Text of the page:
Schröder gives up German chancellorship ambitions, makes way for Merkel

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Monday, October 10, 2005

This article is part of the series
Germany
German federal elections 2005
Prelude
Election Day
Aftermath
Background
Gerhard Schröder

Social Democrat Gerhard Schröder has given up his ambition to be chancellor in a future government and cleared the way for the current opposition leader, Christian Democrat Angela Merkel, to become the first female chancellor in the history of Germany, officials for both parties confirmed.

Both Schröder and Merkel previously insisted that they become head of government, making chancellorship the all deciding issue whether to form a coalition. Now Schröder is reportedly resigning from politics, but while he may not be in the next government, his withdrawal comes at a high price for the Christian Democrats (CDU/CSU).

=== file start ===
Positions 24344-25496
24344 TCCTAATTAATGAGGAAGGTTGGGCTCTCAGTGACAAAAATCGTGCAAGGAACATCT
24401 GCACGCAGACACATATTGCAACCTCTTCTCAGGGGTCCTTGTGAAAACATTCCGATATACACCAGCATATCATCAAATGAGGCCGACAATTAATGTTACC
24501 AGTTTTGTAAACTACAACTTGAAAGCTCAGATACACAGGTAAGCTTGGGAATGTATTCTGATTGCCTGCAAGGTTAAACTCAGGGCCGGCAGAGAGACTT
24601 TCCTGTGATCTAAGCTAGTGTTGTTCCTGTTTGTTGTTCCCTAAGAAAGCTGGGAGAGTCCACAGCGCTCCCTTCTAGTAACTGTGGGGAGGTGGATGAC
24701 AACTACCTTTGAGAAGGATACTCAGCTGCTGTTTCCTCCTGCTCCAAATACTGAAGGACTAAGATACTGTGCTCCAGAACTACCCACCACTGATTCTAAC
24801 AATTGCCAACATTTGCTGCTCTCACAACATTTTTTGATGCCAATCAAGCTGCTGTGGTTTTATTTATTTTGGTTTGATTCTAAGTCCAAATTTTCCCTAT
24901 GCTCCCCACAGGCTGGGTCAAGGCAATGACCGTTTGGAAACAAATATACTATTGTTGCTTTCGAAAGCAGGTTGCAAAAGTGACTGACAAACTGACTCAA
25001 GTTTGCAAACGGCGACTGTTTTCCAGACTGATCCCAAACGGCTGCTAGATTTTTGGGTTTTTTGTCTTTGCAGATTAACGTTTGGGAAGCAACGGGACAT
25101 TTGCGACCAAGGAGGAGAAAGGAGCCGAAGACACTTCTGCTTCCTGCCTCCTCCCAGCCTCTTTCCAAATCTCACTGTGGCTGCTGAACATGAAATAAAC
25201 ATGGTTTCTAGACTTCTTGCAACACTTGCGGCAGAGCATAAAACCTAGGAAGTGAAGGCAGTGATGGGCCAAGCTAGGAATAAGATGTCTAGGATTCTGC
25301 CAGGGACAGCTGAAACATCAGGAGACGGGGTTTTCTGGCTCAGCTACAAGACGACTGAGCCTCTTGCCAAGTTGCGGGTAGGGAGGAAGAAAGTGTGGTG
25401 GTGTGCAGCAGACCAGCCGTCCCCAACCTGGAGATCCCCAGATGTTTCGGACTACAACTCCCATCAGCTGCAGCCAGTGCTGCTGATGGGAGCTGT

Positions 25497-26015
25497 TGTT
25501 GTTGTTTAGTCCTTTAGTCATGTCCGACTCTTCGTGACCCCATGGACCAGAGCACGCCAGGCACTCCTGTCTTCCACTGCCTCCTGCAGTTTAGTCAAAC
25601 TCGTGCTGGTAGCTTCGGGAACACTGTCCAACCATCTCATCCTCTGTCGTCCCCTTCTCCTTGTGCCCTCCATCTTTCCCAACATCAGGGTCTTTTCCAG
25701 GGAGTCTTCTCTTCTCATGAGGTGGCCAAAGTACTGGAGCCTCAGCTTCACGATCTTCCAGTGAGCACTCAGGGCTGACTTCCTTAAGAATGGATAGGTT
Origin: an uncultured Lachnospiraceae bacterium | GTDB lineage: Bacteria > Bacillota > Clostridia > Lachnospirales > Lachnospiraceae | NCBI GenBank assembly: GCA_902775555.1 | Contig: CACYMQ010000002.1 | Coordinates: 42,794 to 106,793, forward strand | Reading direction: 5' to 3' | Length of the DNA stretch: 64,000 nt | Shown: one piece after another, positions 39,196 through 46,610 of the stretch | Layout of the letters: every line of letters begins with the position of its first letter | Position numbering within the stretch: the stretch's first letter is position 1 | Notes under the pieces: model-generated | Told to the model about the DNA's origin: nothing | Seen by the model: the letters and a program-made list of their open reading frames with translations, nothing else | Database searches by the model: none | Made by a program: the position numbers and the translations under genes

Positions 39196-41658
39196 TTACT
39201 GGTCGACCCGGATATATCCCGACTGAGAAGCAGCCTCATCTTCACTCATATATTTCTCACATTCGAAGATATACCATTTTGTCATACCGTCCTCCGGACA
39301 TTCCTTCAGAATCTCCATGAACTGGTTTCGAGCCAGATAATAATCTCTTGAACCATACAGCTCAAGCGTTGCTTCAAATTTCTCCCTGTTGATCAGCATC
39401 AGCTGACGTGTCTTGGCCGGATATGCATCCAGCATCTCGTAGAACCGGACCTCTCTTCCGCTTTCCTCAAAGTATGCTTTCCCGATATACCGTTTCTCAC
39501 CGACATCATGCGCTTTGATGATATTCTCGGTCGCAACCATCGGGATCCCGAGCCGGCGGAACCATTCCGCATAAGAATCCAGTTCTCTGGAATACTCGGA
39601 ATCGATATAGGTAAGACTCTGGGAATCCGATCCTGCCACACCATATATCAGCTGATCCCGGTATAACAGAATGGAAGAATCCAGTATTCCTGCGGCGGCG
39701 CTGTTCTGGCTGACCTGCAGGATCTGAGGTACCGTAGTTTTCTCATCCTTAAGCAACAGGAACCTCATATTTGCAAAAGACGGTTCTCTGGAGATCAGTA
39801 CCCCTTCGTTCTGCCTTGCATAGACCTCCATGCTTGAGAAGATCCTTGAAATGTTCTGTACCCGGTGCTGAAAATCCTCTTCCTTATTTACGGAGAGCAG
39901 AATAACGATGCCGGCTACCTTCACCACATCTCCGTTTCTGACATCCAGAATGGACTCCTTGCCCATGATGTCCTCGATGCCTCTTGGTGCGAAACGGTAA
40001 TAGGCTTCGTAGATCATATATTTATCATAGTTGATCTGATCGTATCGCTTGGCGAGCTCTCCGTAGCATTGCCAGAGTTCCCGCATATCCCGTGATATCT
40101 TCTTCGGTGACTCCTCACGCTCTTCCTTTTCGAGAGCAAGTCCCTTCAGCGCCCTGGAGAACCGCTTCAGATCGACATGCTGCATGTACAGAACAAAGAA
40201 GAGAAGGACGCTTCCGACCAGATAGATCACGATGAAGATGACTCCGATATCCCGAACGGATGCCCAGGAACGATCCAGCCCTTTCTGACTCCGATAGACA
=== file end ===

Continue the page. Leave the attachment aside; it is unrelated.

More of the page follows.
The Social Democrats (SPD) will take eight minister posts, against six for the CDU/CSU. But who will occupy these posts has yet to be determined. Beside various rumors in Berlin, it has only been confirmed so far that the current Bavarian governor Edmund Stoiber will take over as minister for economy and technology. The agreement, negotiated between Schröder, Merkel, Stoiber, and SPD chair Franz Müntefering, has already been approved by both parties' leadership committees.

Official negotiations for all the details of the future coalition are scheduled to begin next Monday and are expected to last until at least November 12.

The early federal election on September 18 produced an effective stalemate as both CDU/CSU and the SPD got approximately the same votes, with CDU/CSU having a narrow lead of 4 seats in the Bundestag. Neither party was able to form a coalition with their preferred partner, FDP and the Greens, respectively, forcing them to enter talks to form a grand coalition.

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